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Old 12-29-2017, 04:58 PM   #11
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Not for one second do I consider the build quality of my DeFever the equal of a Fleming, Nordhavn or Sabre. A trip to a boat show easily illustrates the differences.

Nor are all FRP products or hull layup methods the same for even new boats. The list of quality differences amongst brands and eras can be significant. A detailed look at a new KK 52 vs a 25 year old KK54 is like night and day from the standpoint of materials, design, equipment and space utilization.

Kinda like saying my old 1985 Lincoln Continental has the same quality and engineering as a 2018 model. Oh well, Happy New Year.
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Old 12-29-2017, 05:57 PM   #12
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In general I find that higher end boats are the heavier boats. Is there a correlation between how heavy a boat is and itís seaworthiness?
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Old 12-29-2017, 06:10 PM   #13
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You can't assume all boats are equivalent because you look around your marina and see different types of boats. Obviously all boats in the marina are still viable....or they wouldn't still be in the marina. Take a look at a random sample of boats that were made 40 years ago, and then go see if the mix in your marina is the same. In otherwords....if Chris Craft sold twice as many boats as Egg Harbor in 1980, are there still twice as many in use today ? The difference in new boats may be marginal, but I think age will highlight the differences.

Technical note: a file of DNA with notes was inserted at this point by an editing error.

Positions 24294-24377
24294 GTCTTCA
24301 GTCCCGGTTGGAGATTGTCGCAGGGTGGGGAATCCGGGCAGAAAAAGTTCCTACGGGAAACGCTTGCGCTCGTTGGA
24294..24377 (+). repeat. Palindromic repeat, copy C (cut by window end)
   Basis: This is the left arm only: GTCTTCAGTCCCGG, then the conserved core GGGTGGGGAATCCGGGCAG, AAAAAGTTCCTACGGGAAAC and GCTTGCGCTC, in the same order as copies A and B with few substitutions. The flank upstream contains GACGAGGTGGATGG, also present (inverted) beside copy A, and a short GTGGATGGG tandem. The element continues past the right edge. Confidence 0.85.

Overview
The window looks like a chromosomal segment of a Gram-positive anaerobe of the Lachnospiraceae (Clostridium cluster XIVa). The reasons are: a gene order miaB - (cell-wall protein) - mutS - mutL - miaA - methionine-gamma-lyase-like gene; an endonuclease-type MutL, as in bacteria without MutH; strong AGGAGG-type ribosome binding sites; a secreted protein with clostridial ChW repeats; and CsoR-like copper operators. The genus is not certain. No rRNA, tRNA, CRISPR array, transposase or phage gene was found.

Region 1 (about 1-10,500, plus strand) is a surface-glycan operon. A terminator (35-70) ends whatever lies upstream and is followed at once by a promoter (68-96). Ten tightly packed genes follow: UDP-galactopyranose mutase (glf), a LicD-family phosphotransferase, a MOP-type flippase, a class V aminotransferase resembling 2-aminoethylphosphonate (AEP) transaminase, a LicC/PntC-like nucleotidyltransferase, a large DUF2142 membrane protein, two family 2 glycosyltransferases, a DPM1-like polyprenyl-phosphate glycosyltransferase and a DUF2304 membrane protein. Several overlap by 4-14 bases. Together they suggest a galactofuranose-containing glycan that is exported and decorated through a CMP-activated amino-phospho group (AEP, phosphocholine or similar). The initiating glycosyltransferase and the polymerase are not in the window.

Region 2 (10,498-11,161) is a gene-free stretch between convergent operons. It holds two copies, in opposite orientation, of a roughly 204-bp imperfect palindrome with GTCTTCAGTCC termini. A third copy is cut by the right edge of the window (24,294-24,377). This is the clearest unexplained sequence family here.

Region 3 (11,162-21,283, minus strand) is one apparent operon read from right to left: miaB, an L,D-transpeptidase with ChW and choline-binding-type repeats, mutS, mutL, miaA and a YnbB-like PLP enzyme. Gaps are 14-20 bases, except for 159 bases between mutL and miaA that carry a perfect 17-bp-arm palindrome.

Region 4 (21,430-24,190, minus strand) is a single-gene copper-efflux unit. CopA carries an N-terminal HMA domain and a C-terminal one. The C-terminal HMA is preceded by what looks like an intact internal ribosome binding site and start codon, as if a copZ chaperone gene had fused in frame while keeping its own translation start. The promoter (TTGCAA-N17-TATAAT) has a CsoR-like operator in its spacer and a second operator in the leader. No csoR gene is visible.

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Old 12-29-2017, 06:16 PM   #14
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The way I see the comment is more about usage. A boat that is working hard has scars whatever its quality.

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Old 12-29-2017, 07:40 PM   #15
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You can't assume all boats are equivalent because you look around your marina and see different types of boats. Obviously all boats in the marina are still viable....or they wouldn't still be in the marina. Take a look at a random sample of boats that were made 40 years ago, and then go see if the mix in your marina is the same. In otherwords....if Chris Craft sold twice as many boats as Egg Harbor in 1980, are there still twice as many in use today ? The difference in new boats may be marginal, but I think age will highlight the differences.


+1
I donít mean any offense by this, but someone that thinks that because there are boats of all makes still in the marina puts all boats on equal quality footing must have Harbor Freight tools in their tool box and thinks they are still high quality because they can still drive a screw. Sorry, but there ARE differences... and sometime big ones.
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Old 12-29-2017, 08:50 PM   #16
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The bigger shame is all of the boats in marinas that never move or leave the slip, of owners that never visit. Those boats perform well in the slip.
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Old 12-29-2017, 08:57 PM   #17